The gate to enlightenment lies before us,
Though we hesitate at the door
Let us draw up a comfortable cushion
And rest it on the floor.
--C.Alexander Simpkins

Getting Ready

Meditation Postures
Fundamental, simple postures are most conducive to meditation: sitting, standing, and lying down. Once you are more experienced, you will find that you don't have to be sitting still to meditate. You will naturally be able to extend the meditative attitude into more aspects of your daily life, such as when you are moving and doing things. But when first starting, you can learn to develop a comfortable sitting posture, aligned with gravity. The following exercise helps you discover a posture and become at ease with it.

Finding Your Sitting Posture
The sitting position is the most common meditative posture. Sit cross-legged on the floor or on a small cushion. If you are not able to sit comfortably on the floor, sit in a chair. Close your eyes fully or partially. Keep your back relatively straight and your shoulders open without hunching forward, so that your breathing passages are clear and your head is straight.

You may place your hands comfortably in your lap, or you might prefer to try one of the traditional hand positions. Extend your arms so that the backs of your hands are over your knees. Lightly touch your forefinger and thumb in a circle, with the other three fingers extended. Another method is to fold your two hands together. Fingertips can be either together or with a rounded space between them. A third method is to place your hands one on top of the other, palms up, with thumbs touching. Find the position that is most comfortable for you.

Now you are ready to find your center. Sway forward very slightly, then back--not so far as to lose your balance, but just enough to feel a gentle shift.. Rock forward, then back several times. Feel the motion as you move back and forth passing through a natural balance point at the center.Gently sway back and forth until you can feel the center point sitting feels most effortless. Next, rock sideways: left, then right. Repeat several times, noticing once again as you pass through the comfortable center. When you have found your center, you will feel poised and relaxed, at one with gravity, sitting more effortlessly than usual.

A Place to Meditate
People often ask, Where should I meditate? The atmosphere of the place you choose can be very helpful, although once you are well acquainted with meditation, you can do it almost anywhere.
At first, find a quiet place to meditate. It may be a quiet room or just a corner of your house. Set up the area with a meditation pillow for sitting or a mat to lie down on. Lighting should be subdued, not too dark or too bright. Some people also like to burn incense or bring in a fragrant or lush plant. Zen tea rooms are traditionally decorated naturally and simply to create an atmosphere of sanctuary. A single flower in a vase and a lone calligraphic scroll hanging on a blank wall are usually the only decorations. Pillows on a wooden floor make up the furnishings. Keep it simple: quiet surroundings to foster a quiet mind.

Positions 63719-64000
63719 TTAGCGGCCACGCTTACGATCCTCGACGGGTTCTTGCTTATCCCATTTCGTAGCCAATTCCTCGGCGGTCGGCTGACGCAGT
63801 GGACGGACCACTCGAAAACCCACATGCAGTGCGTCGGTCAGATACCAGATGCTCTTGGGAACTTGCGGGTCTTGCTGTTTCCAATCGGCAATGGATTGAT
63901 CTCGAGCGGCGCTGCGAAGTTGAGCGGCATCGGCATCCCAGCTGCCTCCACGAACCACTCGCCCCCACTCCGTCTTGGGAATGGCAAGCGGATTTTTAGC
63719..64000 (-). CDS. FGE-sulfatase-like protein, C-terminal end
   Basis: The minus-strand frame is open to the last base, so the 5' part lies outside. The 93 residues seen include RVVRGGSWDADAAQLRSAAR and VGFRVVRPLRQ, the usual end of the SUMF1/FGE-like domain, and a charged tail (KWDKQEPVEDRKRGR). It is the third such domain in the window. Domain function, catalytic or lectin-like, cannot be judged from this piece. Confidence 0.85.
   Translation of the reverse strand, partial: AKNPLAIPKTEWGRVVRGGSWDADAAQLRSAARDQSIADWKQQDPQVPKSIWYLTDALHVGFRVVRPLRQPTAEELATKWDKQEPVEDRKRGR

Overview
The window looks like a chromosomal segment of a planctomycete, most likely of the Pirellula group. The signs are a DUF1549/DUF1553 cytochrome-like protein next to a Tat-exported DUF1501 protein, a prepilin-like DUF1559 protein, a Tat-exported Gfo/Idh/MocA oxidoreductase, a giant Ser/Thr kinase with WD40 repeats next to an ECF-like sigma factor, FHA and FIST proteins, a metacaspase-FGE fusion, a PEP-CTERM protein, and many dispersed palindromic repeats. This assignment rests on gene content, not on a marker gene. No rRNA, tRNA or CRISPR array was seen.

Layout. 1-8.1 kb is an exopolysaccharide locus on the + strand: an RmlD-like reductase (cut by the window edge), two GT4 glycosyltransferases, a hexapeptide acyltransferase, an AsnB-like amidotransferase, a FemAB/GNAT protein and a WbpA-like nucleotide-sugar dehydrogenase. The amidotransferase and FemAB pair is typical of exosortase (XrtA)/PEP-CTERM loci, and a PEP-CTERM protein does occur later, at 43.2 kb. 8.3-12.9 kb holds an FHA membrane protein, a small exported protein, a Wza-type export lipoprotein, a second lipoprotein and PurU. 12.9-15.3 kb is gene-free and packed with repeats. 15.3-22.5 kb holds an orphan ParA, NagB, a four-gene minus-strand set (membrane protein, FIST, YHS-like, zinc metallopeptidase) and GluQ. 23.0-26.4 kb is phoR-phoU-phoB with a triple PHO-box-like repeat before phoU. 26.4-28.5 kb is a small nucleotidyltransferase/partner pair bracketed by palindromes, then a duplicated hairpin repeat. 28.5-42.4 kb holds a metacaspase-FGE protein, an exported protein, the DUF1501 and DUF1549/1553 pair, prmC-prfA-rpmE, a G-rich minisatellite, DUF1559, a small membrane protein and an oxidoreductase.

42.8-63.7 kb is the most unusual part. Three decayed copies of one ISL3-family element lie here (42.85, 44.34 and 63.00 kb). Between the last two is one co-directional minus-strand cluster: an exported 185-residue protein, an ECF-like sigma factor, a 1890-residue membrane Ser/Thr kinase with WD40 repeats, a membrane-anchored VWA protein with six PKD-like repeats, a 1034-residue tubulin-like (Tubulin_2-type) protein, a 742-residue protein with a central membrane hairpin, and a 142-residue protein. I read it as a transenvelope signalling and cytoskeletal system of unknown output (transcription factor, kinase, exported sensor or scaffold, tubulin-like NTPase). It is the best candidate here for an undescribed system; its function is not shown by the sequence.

Nature can be inspirational for meditation. Meditation done outdoors, at a park, in the woods, or perhaps in a beautiful garden can help to bring about a feeling of Oneness. Water can also have a calming effect. The beach, the shore of a lake, the edge of a pond, or the banks of a stream can all be possible sites for a meditation session.

Sometimes people choose to meditate with a group. The commitment and momentum of many people embarking on meditation together, striving for enlightenment, might carry you along. Others prefer solitude and privacy, feeling that the group atmosphere is distracting. Whether you choose to meditate with others or alone is a matter of personal preference. There are many meditation centers and retreats available. They offer from hour-long up to month-long retreats for regular meditation. Yet, your own personal, private experience, alone or with someone may be complete. There are no prerequisite conditions, but one: meditate!

The most important consideration in choosing a place to meditate is that you feel at ease there. Return to the same place each time for meditation. Habit and consistency help. Eventually you will find that meditation flows naturally in your special place.

A Time to Meditate
Whenever we have given a lecture on meditation, people complain that their lives are too hectic and busy already and that they could not imagine finding any time to meditate. They are always surprised to discover that meditation can be done in as short a period as one minute to begin a process! How much time you devote to meditation is a personal matter. Undoubtedly there are wasted moments in your day or evening that you could make use of. A beginner can start off with one or two minutes a day and work up to a half hour, but even ten minutes a day can be effective. The inner mind does not function on clock time the way our everyday consciousness does. Sometimes the deepest meditative experience occurs in a flash. Then again, an insight may evolve over many months of meditative practice.

Meditate at least one time nearly every day. If you are working on something, you should meditate several times during the day. Start from where you are, devoting the time that you can comfortablely fit within your schedule, whatever you can do. But above all, meditate regularly! Be faithful to your practice. In time you will be able to meditate as long as you like.

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